Most importantly, “the technology allows you to charge things without even thinking about it,” he emphasizes. “You put your device on a table or a workspace, and it charges as you go.”
Like other magnetic inductive power transmissions, the WiTricity technology interacts only very weakly with the human body, Kesler adds. From a safety perspective, it satisfies the same regulatory limits as common household electronics and appliances.
As the holder of the foundational patents, WiTricity is helping to drive standardization efforts around wireless power transfer over distance using magnetic resonance, including those for automobiles run by the Society of Automotive Engineers and those for consumer electronics pursued by the Alliance for Wireless Power, whose Rezence™ specification incorporates WiTricity technology.
Powering up under difficult conditions
In addition to offering compelling increases in convenience for cars and consumer electronics, the WiTricity technology will provide dramatic enhancements in applications where power is difficult to deliver.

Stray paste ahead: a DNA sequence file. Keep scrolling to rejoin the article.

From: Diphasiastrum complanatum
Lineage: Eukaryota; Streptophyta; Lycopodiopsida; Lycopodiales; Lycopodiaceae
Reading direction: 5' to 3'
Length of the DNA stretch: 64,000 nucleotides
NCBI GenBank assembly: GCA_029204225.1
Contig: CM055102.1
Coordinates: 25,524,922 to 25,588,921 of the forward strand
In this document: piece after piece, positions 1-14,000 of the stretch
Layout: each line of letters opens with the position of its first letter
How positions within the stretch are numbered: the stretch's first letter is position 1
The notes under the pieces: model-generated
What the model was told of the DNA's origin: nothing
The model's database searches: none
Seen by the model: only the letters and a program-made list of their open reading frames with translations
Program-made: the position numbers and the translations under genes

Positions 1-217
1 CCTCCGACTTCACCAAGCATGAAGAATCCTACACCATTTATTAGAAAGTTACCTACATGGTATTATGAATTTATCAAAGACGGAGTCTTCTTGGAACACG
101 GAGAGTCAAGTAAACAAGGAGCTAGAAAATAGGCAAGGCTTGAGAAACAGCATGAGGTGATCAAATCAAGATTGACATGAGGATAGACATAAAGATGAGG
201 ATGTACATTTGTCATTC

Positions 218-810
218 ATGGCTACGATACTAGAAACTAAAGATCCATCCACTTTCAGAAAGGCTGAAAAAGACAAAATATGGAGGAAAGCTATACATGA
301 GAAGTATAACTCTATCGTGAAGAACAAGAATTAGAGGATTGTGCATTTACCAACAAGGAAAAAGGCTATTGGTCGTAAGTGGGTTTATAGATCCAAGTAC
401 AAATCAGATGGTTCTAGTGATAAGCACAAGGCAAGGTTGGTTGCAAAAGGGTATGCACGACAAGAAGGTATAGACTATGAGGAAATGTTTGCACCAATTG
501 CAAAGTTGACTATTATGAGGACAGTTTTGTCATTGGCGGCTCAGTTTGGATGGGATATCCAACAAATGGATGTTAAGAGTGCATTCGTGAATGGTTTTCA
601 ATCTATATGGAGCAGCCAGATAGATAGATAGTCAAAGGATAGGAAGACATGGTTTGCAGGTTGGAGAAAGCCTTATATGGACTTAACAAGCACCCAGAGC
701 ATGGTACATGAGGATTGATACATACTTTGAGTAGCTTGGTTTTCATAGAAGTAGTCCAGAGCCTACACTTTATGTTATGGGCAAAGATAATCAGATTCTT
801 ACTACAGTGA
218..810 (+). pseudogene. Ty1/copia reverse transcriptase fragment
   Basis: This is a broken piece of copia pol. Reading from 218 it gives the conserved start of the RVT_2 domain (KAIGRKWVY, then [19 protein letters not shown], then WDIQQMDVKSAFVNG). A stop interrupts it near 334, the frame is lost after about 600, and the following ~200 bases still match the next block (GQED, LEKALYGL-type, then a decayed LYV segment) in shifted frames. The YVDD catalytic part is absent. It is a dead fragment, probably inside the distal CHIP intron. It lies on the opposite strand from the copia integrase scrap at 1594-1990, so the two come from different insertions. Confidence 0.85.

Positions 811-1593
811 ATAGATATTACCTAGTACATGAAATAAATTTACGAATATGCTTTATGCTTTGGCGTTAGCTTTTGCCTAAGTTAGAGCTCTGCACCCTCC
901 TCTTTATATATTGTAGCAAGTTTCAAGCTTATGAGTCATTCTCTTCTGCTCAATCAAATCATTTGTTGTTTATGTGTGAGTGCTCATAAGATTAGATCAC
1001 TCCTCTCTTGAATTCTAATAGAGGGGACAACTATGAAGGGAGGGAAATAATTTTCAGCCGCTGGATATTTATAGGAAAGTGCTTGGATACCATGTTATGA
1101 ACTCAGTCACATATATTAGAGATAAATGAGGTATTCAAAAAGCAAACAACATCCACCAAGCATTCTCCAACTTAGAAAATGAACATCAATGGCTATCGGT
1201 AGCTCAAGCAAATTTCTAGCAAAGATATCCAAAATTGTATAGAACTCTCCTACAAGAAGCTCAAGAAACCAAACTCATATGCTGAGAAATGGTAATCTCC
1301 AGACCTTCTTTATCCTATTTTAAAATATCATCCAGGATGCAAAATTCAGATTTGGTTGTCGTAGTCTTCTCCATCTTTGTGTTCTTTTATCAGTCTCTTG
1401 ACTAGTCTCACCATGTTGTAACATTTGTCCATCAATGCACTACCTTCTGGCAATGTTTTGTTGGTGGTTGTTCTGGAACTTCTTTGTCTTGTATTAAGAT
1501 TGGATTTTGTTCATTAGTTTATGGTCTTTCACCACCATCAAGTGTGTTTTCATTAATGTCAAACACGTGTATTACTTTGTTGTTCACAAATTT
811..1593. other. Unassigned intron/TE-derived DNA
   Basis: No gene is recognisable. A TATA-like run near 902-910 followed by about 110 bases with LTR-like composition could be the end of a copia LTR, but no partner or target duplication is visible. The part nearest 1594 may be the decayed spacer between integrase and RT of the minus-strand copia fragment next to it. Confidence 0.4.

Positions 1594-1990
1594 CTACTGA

In one example, WiTricity licensee Thoratec is leveraging the improved wireless power transfer to develop better heart-assist pumps. Today, such pumps are typically powered by implanted wires that exit the body. Wireless power transfer offers the potential to improve quality of life for patients, giving them greater freedom of movement, and removing the wires that are uncomfortable and likely to trigger infections. Medical devices implanted several centimeters below the skin could be charged safely and with high efficiency, Kesler says.
In addition to a host of medical applications, the technology is finding many uses in industrial settings. Wireless power transfer that works over a distance offers important advantages, for instance, in powering equipment that gets wet. “You don’t necessarily want to have a charge port on a device like that,” Kesler points out. “By embedding our technology into that device, you can charge it wirelessly without having to plug it in, which basically offers a safer usage model.”